Where did we end up? Silicon Valley. Again. The place I was raised, and thought I left behind permanently.

We floundered for a few months, found a house, bought it, and began making new plans. We ripped, we hauled, we painted, we tiled, we sheetrocked and sanded and painted some more. We raized. We dug. We concreted and tanbarked and planted and watered and suddenly…we were back on the market and moving further south.

I remember laying in the middle of the hallway sobbing, while I was supposed to be wiping off the new baseboards that the carpenters had smeared with fingerprints. I was working 10+ hour days at the ad agency, driving 45 minutes to an hour home in traffic, and immediately picking up paintbrushes and sponges trying to check off just one more of the NINETY-NINE items our realtor had instructed us to complete before the home would be ready to sell.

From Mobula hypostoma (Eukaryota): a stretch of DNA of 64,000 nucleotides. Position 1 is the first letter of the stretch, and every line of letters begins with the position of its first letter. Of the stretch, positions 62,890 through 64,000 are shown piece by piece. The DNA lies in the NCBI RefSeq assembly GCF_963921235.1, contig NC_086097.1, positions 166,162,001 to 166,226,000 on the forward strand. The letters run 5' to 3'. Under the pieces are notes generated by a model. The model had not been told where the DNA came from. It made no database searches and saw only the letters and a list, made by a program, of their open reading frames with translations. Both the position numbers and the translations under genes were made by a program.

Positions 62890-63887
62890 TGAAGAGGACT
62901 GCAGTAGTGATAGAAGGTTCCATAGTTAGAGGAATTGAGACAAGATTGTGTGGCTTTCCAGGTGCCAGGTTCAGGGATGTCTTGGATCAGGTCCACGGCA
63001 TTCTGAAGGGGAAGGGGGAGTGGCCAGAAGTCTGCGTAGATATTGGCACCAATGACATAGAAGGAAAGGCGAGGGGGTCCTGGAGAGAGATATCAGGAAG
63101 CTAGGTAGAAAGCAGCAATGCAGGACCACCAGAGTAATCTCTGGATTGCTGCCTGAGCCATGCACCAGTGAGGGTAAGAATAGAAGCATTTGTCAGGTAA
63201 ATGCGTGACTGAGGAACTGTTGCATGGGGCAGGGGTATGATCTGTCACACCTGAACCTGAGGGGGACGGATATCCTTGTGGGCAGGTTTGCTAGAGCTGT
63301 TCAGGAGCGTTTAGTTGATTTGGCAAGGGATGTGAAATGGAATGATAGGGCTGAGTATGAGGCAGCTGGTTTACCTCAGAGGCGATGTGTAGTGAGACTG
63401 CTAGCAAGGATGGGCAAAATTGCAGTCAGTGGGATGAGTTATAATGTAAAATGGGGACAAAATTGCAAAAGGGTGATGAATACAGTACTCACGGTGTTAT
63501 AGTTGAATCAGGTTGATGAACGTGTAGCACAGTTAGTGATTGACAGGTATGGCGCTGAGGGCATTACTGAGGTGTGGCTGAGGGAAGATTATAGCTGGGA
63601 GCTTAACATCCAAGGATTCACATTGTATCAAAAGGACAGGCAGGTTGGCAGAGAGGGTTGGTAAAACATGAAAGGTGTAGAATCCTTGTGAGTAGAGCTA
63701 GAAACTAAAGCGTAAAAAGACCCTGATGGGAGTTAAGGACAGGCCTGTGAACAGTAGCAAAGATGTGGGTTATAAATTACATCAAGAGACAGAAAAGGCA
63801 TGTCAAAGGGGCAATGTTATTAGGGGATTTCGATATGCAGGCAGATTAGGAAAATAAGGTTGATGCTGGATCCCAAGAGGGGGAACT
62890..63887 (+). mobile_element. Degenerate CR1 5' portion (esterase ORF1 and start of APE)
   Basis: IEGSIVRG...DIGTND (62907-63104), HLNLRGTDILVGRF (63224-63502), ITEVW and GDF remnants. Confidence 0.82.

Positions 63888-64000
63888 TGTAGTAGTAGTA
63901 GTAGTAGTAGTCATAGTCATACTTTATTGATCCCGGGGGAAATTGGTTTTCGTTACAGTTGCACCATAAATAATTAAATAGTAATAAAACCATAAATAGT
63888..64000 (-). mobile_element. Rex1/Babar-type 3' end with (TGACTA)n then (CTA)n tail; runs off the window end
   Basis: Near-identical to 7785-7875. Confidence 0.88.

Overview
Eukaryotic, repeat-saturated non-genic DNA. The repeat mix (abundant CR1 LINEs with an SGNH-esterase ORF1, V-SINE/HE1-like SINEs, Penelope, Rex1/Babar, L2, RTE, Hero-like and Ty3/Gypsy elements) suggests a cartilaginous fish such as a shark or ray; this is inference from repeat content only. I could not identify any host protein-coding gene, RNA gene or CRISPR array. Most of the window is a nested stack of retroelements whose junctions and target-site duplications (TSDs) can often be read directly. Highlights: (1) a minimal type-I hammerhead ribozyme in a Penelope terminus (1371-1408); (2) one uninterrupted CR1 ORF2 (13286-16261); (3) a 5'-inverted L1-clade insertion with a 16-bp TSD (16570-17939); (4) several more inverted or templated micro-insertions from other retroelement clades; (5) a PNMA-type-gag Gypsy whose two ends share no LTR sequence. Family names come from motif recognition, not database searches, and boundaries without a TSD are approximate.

Meanwhile, our dream home (we thought) was already for sale and could be snatched up by someone else any second.

That was the most exhausting two weeks I’ve ever spent – but we did it, we got it on the market and 7 days later had our first offer. Then another. And another.

But, despite our best efforts, that dream home slipped away. Now home-less, we moved in with my dad and started looking around.

What we found, and could afford, was an untouched 1950’s ranch that smelled, and a backyard that was (literally) being farmed for produce. We tried to see beyond the small, dark rooms, the rank carpet, the overgrown yard, the hodge-podge of patio space and homemade (and crumbling) brick-and-concrete “fort.” We found kindly neighbors, a safe street, an enormous yard and room to improve.